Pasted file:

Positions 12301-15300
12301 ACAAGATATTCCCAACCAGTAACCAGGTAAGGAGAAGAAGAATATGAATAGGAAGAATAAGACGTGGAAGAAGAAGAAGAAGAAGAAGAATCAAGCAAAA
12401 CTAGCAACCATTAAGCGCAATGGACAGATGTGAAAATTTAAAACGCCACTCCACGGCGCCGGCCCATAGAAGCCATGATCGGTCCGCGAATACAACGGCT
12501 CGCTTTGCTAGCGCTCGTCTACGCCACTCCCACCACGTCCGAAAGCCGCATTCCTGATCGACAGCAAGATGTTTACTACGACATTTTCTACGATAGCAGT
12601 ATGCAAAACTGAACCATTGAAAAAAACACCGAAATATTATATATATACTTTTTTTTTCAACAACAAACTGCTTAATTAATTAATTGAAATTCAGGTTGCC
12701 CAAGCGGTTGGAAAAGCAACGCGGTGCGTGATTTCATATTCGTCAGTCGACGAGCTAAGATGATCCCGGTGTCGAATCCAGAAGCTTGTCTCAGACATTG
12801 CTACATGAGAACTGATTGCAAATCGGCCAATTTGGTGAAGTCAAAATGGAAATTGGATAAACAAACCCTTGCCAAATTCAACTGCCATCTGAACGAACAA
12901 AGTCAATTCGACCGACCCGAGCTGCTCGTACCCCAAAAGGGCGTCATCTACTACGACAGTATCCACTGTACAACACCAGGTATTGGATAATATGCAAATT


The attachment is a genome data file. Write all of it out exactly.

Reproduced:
Positions 12301-15300
12301 ACAAGATATTCCCAACCAGTAACCAGGTAAGGAGAAGAAGAATATGAATAGGAAGAATAAGACGTGGAAGAAGAAGAAGAAGAAGAAGAATCAAGCAAAA
12401 CTAGCAACCATTAAGCGCAATGGACAGATGTGAAAATTTAAAACGCCACTCCACGGCGCCGGCCCATAGAAGCCATGATCGGTCCGCGAATACAACGGCT
12501 CGCTTTGCTAGCGCTCGTCTACGCCACTCCCACCACGTCCGAAAGCCGCATTCCTGATCGACAGCAAGATGTTTACTACGACATTTTCTACGATAGCAGT
12601 ATGCAAAACTGAACCATTGAAAAAAACACCGAAATATTATATATATACTTTTTTTTTCAACAACAAACTGCTTAATTAATTAATTGAAATTCAGGTTGCC
12701 CAAGCGGTTGGAAAAGCAACGCGGTGCGTGATTTCATATTCGTCAGTCGACGAGCTAAGATGATCCCGGTGTCGAATCCAGAAGCTTGTCTCAGACATTG
12801 CTACATGAGAACTGATTGCAAATCGGCCAATTTGGTGAAGTCAAAATGGAAATTGGATAAACAAACCCTTGCCAAATTCAACTGCCATCTGAACGAACAA
12901 AGTCAATTCGACCGACCCGAGCTGCTCGTACCCCAAAAGGGCGTCATCTACTACGACAGTATCCACTGTACAACACCAGGTATTGGATAATATGCAAATT